tag : Canadian Weblog Awards, kitchen lighting, pendant lights, Renovation Bootcamp, Robin Siegerman
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The kitchen is one of the most expensive rooms to renovate, next to bathrooms, so if your kitchen is feeling bland, and boring, an easy way to give it some PIZZAZZ, is with a pendant light or 3! And, if you have an island in your kitchen, or a peninsula (where one end of the counter is attached to other cabinetry or a wall, leaving 3 sides accessible), you have a perfect opportunity to add some punch to the kitchen by using some drop-dead-gorgeous pendent lights.
Pendant lights hang down from the ceiling either in a group, like the one below, or individually. Similar to the earrings on a ball gown, a pendant light can be a focal point and really add to the style of the room, so make the most of the real estate and go for something surprising, or colorful or whimsical! After all, who wants to see a pair of boring earrings with a ballgown?!
There’s nothing WRONG with this pendent fixture, but it’s a bit ho-hum.
These and a hundred variations on this theme are favored by the minimalist set…kitchens designed by those who use little or no color, and very little texture, slab cabinet doors, no surprises….zzzzzzzzzz. Although I could design something like that too, I don’t want to! Life is too short to be conventional!
After 21 years practicing interior design and supervising the decor and renovation of hundreds of homes, I know that when I find a few products that pack a visual wallop, they add excitement to the interior and make the occupants feel good about their surroundings. Lighting is one of those things that not only serves a vital function, but adds an important decorative element to a room and one of my favorites to work with. Buyer beware: unique, good quality lighting is not cheap, but it will make all the difference to the room.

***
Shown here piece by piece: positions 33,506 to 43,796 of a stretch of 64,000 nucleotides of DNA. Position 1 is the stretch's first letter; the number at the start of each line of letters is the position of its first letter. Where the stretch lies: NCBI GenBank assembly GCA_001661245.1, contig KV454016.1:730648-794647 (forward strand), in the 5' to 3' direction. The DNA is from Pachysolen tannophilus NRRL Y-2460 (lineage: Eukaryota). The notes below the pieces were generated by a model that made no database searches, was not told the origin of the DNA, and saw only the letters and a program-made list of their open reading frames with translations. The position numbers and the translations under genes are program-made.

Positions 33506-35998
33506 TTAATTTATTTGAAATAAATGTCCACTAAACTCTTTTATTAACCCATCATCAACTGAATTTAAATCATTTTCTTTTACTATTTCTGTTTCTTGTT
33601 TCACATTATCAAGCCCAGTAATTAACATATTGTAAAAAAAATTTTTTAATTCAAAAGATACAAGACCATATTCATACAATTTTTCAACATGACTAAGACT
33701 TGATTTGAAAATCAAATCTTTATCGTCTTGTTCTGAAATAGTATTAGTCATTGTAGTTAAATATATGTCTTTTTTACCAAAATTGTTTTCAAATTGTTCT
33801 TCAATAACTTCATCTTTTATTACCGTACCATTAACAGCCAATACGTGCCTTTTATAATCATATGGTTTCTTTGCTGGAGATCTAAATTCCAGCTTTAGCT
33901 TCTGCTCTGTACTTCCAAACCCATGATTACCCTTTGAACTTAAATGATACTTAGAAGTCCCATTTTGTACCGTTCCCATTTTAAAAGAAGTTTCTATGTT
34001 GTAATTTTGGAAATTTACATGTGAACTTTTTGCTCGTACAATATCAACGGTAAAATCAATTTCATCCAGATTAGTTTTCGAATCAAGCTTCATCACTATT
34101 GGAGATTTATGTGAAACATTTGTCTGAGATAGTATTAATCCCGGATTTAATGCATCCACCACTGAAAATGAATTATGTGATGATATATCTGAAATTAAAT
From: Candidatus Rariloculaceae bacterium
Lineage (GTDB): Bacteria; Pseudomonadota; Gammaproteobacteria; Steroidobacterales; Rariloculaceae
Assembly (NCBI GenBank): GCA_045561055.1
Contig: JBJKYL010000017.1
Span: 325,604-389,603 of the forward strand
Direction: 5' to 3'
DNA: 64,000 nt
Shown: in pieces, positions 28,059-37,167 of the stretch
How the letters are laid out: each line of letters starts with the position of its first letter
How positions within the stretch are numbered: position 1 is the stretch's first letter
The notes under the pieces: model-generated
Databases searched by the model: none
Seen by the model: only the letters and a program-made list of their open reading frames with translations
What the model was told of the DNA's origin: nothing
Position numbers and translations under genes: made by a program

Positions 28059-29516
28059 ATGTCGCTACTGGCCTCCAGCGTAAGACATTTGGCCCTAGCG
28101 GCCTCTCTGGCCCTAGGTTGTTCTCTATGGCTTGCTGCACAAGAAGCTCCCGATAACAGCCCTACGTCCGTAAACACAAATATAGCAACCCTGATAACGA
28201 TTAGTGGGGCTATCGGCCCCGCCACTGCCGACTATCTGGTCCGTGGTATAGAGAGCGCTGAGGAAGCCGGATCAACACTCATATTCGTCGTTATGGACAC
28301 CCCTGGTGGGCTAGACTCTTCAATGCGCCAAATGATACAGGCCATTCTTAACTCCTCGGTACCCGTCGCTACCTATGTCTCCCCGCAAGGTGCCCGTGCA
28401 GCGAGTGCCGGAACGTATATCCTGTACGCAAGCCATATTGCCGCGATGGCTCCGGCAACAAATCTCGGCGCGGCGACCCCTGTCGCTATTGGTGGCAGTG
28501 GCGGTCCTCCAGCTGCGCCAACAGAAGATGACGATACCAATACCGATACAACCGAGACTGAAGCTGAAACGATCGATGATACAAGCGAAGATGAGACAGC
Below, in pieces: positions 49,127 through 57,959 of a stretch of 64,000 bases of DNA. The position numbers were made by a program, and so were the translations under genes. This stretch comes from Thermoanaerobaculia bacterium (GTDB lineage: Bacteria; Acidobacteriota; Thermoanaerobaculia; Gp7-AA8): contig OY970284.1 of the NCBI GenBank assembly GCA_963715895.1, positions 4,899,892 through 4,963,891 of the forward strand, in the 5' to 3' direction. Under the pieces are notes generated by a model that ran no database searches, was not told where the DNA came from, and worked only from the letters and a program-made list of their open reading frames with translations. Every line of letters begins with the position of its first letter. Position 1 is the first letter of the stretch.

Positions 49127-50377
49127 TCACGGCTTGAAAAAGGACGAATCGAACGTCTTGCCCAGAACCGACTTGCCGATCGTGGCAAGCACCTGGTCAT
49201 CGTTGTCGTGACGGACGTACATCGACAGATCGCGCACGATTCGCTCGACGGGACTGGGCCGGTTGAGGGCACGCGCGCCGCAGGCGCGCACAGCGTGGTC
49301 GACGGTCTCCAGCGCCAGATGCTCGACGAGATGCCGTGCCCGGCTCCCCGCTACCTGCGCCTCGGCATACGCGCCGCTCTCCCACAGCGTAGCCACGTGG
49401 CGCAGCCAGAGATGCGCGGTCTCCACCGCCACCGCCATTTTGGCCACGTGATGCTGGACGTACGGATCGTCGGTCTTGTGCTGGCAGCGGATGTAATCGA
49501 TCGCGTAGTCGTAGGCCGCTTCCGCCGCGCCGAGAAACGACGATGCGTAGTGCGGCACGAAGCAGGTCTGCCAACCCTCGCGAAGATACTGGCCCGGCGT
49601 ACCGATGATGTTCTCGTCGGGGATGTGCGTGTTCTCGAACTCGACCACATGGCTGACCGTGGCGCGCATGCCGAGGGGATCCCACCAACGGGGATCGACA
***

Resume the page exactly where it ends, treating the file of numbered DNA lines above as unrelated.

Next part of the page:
Here are a few of my picks for punchy pendents….
Beautiful lighting always makes my heart beat faster, and if there’s a great company story to go along with it, so much the better! Hubbardton Forge, the manufacturer of the fixture above, was founded in a small Vermont barn in 1974, when two young men revived the nearly forgotten craft of hand-forging raw steel. Their lighting is still proudly handcrafted in Vermont, at one of the largest contemporary commercial forges in the U.S.A. Off-shore products have carved an indelible place in our homes, but seldom are electrical or plumbing fixtures made with quality that will last, so it’s wonderful to see a domestically-made product that started in such an organic way.
This fixture is also contemporary, but for an unexpected touch of whimsy, I would also use it in a traditional room. It has an adjustable stem so can be used with ceilings of 8′-0″ or higher, but at 29″ wide, your island/peninsula would have to be at least 7′-0″ wide to use two of them side-by-side. To use three side-by-side, your island should be at least 12 feet long. If you don’t have an island/peninsula, one of these over a kitchen table would be fab! You can find it here.
Transitional style is one of my personal favorites, whether in furniture, fabrics or light fixtures. Transitional style is marked by clean lines, clear finishes and colors that are neither too trendy or too staid, but has elements of both contemporary or traditional so can often be successfully used in either of those types of interiors.
Although brushed nickel finishes have been around for a while, they have a light, clean look so will endure for quite some time to come. This drum fixture, combines a traditional shape with a contemporary, geometric metal overlay, giving it its transitional style. It accommodates 3, 100 watt bulbs, so a single fixture could be used over a table and give lots of light. But at only 18″ wide, you could use 3 in a row above an island/peninsula and if you use 60 watt bulbs, you’ll have more than enough light output for any task on the work surface. This fixture has companion wall sconces, which you could use in an alcove or on either side of a mirror in an adjoining powder room.
DITCH THE INCANDESCENT BULBS AND GO FOR LED
Because this fixture has a closed bottom so you can’t see the bulbs, to save on energy costs and have an extraordinarily long bulb life, buy medium base LED bulbs in an 11 watt, which is equivalent to a 60 watt incandescent, and its light quality is indistinguishable from incandescent bulbs and are dimmable like this one from Philips, which uses only 11 watts of energy. At just under $15.00 per bulb on Amazon, over the life of the bulb they will cost you less than $1.00 per year.